The late, great Julia Child was known for loving butter, embracing mistakes and making home cooking as enjoyable as possible. While this was often shown through in her encouraging on-air disposition, it was also shown in the physical layout of her kitchen. Child always had everything she needed right on hand — largely because of her giant kitchen pegboard, which housed her pots, pans and every other beloved utensil.
If you’re not a Julia Child stan, you may not know that she is largely credited for popularizing the kitchen pegboard. (The real stans will know it was actually her short king husband, Paul, who came up with it, but I digress.) At 6-foot-2, Child was no stranger to the concept of vertical space. Rather than storing her pots and pans horizontally in a drawer or cabinet, she hung them from the wall vertically, taking advantage of all the wall space she could.
I’ve always loved the look of a kitchen pegboard or those to-die-for Pinterest kitchens with the copper hanging pot racks. I lusted after them for years, wrongfully assuming I’d never have the space to install one in a small, compact city kitchen. After moving into my current studio apartment with a “kitchen” that’s really just a singular wall, I spent months figuring out how to store my cookware. With limited cabinet space and no closets, it seemed impossible to ever find a stress-free solution to organizing my kitchen.
One night, when deep in an internet wormhole, I realized my pegboard dream wasn’t just achievable in my small apartment ― it was going to completely upgrade the way I cook. On Amazon, I found an emerald green, metal kitchen pegboard, tall enough to hold all my pots but thin enough to fit on the small section of wall above my stove. I ordered it immediately, along with an idiot-proof drill, some wall anchors and some extra hanging accessories.
I installed it the day it arrived and instantly hung all my pots, pans and utensils. I was amazed at how nice it made my kitchen look, clearing off surfaces and not making every open place look so cluttered. A few weeks later, I ordered a spice rack holder with a paper towel bar that attaches to my pegboard, clearing even more space from my shelves and window sill. Because it’s right over my stove, it makes it super easy to grab all my spices or to rip off a paper towel to wash my hands after preparing raw meat.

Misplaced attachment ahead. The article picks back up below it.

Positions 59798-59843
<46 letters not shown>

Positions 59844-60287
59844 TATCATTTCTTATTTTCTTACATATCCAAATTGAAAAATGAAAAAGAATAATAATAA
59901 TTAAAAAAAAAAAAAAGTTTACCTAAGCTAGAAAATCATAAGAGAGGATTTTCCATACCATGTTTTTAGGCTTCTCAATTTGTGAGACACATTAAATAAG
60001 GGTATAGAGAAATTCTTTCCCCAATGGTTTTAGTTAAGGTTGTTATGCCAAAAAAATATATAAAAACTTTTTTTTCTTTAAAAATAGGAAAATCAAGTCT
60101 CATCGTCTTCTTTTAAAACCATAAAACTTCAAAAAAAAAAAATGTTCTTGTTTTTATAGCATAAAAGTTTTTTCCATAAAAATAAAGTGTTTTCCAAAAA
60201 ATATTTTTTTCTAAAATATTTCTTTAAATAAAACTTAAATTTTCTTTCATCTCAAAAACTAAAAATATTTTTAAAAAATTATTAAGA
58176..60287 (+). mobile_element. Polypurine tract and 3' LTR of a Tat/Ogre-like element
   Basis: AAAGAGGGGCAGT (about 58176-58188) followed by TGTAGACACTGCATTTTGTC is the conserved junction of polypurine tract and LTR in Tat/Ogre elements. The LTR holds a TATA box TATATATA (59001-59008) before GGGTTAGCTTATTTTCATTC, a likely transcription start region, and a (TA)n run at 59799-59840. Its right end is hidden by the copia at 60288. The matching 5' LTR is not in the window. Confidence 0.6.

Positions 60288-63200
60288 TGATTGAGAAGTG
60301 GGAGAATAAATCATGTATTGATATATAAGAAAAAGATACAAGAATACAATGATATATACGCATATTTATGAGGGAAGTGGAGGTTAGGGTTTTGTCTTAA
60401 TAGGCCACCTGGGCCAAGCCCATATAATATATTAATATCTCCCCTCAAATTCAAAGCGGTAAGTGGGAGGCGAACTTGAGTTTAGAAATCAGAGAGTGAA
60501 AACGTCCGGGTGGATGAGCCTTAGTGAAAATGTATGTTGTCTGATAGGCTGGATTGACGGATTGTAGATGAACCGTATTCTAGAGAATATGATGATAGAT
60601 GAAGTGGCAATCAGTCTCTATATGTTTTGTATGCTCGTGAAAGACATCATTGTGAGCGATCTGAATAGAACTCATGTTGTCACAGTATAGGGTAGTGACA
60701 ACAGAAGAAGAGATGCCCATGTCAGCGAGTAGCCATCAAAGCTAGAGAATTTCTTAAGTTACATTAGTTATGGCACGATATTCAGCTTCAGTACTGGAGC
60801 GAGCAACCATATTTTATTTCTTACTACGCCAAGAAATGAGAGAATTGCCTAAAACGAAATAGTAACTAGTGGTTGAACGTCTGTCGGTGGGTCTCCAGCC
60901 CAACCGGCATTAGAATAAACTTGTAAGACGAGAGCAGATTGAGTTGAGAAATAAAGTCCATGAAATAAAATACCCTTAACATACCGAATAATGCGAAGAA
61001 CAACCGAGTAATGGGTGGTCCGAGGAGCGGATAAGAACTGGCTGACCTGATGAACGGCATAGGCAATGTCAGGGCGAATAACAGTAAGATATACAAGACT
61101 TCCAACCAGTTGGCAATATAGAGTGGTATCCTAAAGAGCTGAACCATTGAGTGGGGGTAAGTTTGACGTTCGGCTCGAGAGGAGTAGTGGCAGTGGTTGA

If you’re not super handy, I’d definitely ask a friend to come help with installation. Essentially you find where you want to hang it, make sure it’s level, and then drill it into the wall. It wasn’t Ikea-furniture difficult, but the boards are seven pounds each and can be a little cumbersome to lift and level alone. And if you have drywall, you’re going to want to anchor your pegboard into the wall, which I promise is easier than it sounds!
I always knew I loved the look of a kitchen pegboard, but I never realized how much it would improve cooking in a tiny kitchen. It’s such a smart way to really make the most of the little space you have, and looking super Instagrammable is really just a bonus. My love for my metal kitchen pegboard goes beyond words. It’s so practical, looks so cool, and means I don’t really have to dry any of my pots and pans and can let them “air dry” on the board.
For the love of Julia or general kitchen organization, here’s everything you need to install a dreamy metal kitchen pegboard of your own.
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